In addition to the UW-CTC algorithm, output from the GOES-R ABI cloud-height algorithm (ACHA) is also employed in this study. ACHA uses ancillary data, including surface information and a radiative transfer model, as well as data from numerical weather prediction models (see section 2c) to derive cloud-top height and pressure (Heidinger 2011).

### b. Eddy dissipation rate turbulence observations

Eddy dissipation rate (EDR) values derive from vertical motions experienced by an aircraft and provide a quantitative measure of atmospheric turbulence intensity (Cornman et al. 1995, 2004a). The Research Applications Laboratory of the National Center for Atmospheric Research provided the EDR values that were used in this project. EDR values for aircraft above flight level 200 (20 000 ft in pressure altitude coordinates; 1 ft ≈ 0.3 m) and not ascending or descending [defined as 5000 ft (15 min)^{−1}] will be considered in this analysis. Pressure altitude is the altitude of a given value of atmospheric pressure according to the International Civil Aviation Organization (ICAO) standard atmosphere (Glickman 2000).

The dependent dataset used in this analysis includes EDR data from United Airlines (UAL) Boeing 737 and 757 aircraft from 2008 and Delta Airlines (DAL) Boeing 737 aircraft from 2010. In addition, EDR data from DAL Boeing 737 aircraft from 2011 will be used in an independent test of performance. EDR data are reported on a 0–1 scale, with UAL and DAL data being reported at intervals of 0.10 and 0.02 m^{2/3} s^{−1}, respectively.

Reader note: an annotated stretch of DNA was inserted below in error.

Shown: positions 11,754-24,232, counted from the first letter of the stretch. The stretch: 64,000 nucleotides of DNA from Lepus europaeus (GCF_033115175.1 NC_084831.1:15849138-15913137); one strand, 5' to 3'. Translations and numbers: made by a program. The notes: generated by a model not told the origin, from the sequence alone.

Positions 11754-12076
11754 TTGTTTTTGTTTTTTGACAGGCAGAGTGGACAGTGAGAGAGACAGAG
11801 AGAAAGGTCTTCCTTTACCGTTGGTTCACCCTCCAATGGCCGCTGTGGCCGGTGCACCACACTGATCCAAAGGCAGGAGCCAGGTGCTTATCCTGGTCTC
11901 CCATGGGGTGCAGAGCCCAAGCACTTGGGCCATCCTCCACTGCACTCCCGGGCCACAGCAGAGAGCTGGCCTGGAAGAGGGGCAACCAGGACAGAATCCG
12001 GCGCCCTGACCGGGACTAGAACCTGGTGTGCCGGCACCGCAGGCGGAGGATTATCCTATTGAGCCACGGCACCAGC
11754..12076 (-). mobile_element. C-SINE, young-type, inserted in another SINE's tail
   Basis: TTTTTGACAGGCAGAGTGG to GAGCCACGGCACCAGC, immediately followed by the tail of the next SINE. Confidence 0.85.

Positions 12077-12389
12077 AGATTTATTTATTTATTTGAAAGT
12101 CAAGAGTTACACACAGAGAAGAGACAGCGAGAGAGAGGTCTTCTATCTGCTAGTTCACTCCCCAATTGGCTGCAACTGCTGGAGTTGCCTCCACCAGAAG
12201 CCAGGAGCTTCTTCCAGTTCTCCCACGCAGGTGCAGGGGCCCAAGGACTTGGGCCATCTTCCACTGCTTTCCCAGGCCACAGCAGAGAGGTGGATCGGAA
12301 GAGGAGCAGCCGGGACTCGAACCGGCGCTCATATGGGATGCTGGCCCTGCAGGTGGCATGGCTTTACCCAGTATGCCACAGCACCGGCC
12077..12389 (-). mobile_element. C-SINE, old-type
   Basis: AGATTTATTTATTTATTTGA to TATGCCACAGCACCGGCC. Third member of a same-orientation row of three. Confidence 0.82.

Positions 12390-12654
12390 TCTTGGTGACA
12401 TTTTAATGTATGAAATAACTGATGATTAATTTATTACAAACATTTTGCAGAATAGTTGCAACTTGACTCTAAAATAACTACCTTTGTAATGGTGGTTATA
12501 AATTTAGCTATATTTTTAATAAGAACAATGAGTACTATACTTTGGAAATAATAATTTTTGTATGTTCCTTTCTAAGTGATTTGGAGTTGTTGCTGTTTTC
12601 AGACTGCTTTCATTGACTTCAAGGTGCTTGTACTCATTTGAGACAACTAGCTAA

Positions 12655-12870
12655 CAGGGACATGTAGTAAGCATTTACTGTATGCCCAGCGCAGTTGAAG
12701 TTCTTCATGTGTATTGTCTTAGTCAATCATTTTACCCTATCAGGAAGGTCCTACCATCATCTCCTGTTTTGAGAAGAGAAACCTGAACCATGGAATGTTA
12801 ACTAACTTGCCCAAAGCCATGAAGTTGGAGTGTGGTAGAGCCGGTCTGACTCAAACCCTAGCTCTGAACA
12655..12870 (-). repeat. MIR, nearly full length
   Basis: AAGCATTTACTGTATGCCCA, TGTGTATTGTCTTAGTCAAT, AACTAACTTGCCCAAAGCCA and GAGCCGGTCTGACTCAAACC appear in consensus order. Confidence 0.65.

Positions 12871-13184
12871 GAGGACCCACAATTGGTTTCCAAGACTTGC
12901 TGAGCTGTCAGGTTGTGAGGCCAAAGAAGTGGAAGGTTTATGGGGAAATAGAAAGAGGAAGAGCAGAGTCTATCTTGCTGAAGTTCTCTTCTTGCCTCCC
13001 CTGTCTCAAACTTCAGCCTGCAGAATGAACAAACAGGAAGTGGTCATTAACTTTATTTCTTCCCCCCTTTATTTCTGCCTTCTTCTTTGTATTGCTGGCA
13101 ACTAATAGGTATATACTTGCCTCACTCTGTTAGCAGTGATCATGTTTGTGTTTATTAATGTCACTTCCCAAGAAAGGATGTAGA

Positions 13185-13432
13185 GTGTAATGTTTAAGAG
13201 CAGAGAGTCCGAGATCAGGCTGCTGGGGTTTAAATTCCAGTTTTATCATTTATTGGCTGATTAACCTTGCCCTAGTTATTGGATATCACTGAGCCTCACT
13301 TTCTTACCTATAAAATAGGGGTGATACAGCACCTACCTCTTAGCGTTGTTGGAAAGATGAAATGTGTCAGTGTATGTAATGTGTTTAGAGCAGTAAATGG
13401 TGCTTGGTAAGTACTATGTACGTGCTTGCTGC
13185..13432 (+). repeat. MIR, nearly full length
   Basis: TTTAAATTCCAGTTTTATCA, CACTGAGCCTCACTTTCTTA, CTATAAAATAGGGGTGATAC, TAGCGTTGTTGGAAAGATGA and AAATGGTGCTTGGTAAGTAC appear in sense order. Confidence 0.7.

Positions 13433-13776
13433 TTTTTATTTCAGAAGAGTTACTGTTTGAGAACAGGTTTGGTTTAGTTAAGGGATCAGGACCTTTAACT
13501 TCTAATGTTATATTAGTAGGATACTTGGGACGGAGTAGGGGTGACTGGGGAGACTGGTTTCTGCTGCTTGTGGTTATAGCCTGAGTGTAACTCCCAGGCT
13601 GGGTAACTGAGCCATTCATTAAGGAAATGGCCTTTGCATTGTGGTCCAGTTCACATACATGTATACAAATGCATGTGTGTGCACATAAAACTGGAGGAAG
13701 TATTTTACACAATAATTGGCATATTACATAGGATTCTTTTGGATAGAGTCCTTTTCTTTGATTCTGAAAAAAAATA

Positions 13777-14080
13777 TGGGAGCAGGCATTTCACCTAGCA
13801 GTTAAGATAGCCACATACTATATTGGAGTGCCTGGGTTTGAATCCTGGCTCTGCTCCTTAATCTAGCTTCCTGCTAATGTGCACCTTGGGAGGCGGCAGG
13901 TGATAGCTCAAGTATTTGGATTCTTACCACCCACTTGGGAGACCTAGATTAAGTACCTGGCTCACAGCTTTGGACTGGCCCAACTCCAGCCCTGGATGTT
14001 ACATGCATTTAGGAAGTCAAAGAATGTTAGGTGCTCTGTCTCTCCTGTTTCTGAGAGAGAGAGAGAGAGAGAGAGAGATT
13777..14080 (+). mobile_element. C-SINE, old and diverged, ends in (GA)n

EDR reporting strategies vary between UAL and DAL. EDR data from UAL are estimated by using vertical accelerometer data (Cornman et al. 2004b) and are reported every minute. DAL EDR values are calculated by using vertical wind data (Cornman et al. 2004b), and reporting relies on a triggering logic (Meymaris and Sharman 2013). A DAL EDR is reported every 15 min unless one of the following three types of minimum events occur:

- in type 1, an EDR value of greater than or equal to 0.18 is experienced,
- in type 2, an EDR value of greater than or equal to 0.12 is experienced for 3 of the last 6 min, and
- in type 3, an EDR value of greater than or equal to 0.06 is experienced for 4 of the last 6 min.

^{2/3}s

^{−1}) could be lost by the triggering logic if not experienced over a certain length of time.

Categorical (e.g., light or moderate) turbulence can be identified by using EDR thresholds. According to the International Civil Aviation Organization (2007), light or greater turbulence (LOGT) is observed when EDR values are greater than 0.1. A full comparison of EDR values with categorical turbulence using the ICAO standards can be found in Table 1. Another method for identifying categorical turbulence can be found by comparing EDR values with pilot reports (PIREPs) of turbulence. The turbulence-intensity criteria definition and numerical value assigned to each PIREP can be found in Schwartz (1996). According to Pearson and Sharman (2013), UAL and DAL EDR values are related to PIREP values by the equation EDR = 0.0138(PIREP intensity)^{2}. Using the relationship between categorical turbulence and PIREP intensity in Table 2 [adapted from Schwartz (1996)], the EDR value for light turbulence is 0.055. Thus, EDR values greater than or equal to 0.10 (0.06) for UAL (DAL) are considered to be LOGT in this analysis, which is hereinafter referred to as the PIREP standard. A full comparison of EDR values with categorical turbulence for the PIREP standard can be found in Table 3.